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As the shiny silver colander tumbled out into the cloudy water of Moose Bay, I knew I’d be going swimming.

It was only Day 2 of a week-long sailing trip on Great Slave Lake. We were moored next to the rocky shore for the night—we being myself and two girlfriends. (A captain and two skippers. We picked up white sailor caps at the thrift store before leaving town.)

In the mornings, in our caps and strings of pearls, we’d sip our coffee out of two matching blue-and- white-spotted enamelware mugs and a cream-coloured one with a red rim. It was a morning ritual. Coffee was non-negotiable. It was always brewed first, even as our bacon sat in the summer sun, a perishable slowly perishing. The tall blue cistern sat elegantly in the trimaran’s small kitchen area as we set sail each day. You can always use a top up.

And at night we would pull into a new mooring in a new bay, have dinner and wash up for the day. The percolator left out since breakfast would be cleaned as well, ready for tomorrow’s ritual. But now, as the sun hovered rosily around the horizon at 2 a.m., my late-night cleaning had resulted in the small metal colander, which holds coffee grinds in place, now sinking quickly to the lake-bottom.

The temperature had dropped with the sun. Rather than taking off several layers of wool and fleece, I vowed that I’d fetch the piece in the morning when it was warmer.

Instead, I awoke to rain. As the first of many showers drizzled over us, I stripped down and plunged into the water. It was only about a metre deep, but also seemingly little more than 10 C. Thick grey mud clouded up everywhere I stepped and the glint of the metal bowl, barely discernible the night before, was now completely dulled. I couldn’t see a thing.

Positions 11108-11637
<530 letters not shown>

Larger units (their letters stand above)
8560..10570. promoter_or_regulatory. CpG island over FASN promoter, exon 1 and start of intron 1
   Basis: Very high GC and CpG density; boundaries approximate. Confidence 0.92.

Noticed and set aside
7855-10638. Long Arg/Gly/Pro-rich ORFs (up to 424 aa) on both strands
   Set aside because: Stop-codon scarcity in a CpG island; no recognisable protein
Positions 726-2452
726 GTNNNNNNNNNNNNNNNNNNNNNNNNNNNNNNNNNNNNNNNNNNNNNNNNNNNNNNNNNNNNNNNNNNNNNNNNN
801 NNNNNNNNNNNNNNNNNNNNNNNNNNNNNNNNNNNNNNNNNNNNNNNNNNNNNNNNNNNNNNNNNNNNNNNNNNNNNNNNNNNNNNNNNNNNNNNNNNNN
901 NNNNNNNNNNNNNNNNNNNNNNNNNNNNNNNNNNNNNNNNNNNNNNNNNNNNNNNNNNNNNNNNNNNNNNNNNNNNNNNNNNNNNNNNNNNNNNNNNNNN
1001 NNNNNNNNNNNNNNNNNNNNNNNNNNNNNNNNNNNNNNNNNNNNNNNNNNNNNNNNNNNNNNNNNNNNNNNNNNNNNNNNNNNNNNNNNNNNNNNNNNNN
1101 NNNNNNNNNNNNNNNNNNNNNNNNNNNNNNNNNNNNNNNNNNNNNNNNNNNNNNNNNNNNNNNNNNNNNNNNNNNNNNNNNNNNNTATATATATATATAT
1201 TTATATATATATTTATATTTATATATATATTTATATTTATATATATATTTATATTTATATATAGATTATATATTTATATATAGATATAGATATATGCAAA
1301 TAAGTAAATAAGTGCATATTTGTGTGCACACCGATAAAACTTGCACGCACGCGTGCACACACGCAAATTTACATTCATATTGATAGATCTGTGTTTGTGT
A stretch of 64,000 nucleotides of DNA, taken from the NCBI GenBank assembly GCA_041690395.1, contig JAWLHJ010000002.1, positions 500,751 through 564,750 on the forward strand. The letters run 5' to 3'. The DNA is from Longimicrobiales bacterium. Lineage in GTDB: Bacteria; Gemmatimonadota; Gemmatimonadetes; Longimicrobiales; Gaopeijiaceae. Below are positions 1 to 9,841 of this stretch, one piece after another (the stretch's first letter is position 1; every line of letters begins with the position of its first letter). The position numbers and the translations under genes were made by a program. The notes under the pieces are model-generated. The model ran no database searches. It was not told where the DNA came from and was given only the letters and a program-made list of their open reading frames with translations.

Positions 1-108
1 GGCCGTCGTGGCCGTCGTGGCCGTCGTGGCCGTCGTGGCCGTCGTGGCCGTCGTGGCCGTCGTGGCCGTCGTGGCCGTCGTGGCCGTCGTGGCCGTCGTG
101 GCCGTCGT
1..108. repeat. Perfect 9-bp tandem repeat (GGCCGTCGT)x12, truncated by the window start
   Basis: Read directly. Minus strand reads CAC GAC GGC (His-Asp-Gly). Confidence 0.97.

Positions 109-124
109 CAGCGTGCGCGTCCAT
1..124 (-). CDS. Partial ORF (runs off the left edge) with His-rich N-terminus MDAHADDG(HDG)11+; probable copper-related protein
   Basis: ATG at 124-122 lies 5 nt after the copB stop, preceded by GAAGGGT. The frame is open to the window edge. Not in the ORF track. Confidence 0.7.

I dragged about the murky bottom and returned to dry land with nothing but clay-covered feet that took ten minutes of aggressive scrubbing to clean off. It took about as long for the forceful waves on the big lake to rinse off the white pontoons.

But it was morning. And coffee was necessary. Cowboy coffee–dumping grinds into boiling water and waiting for it to settle enough to sip without taking in a mouthful of grit–was an option. But our captain, in her white cap and string of pearls, had another plan.

Two days earlier, as we roamed the aisles of the grocery store, checking off every item on our trip menu, the other skipper stopped in the Joe Fresh section to pick up another necessity—a five-pack of cotton bikini-cut underwear. (It had been a while since she'd done laundry.) The back-half of the panties—coming in a delightful variety of patterns and colours—were just the right size to fit snug over the mouth of the percolator. We secured  them with a hair elastic, while spooning in heaps of coffee grinds. We thought the beige pair would work nicely. 

It functioned a bit like a reusable teabag and would make a weak but digestible cup. The cotton was a surprisingly effective filter and every day, we emptied the grinds into the lake, rinsed the skivvies and hung them to dry from one of the mast stays. We were satisfied with the result—it was hot, it tasted like coffee and we weren’t left chewing on unsettled grinds. But our fine morning ritual had lost all of its grandeur; its replacement, dumping the collection of saturated grinds from the latter half of a pair of underpants was, in actuality, quite unsettling.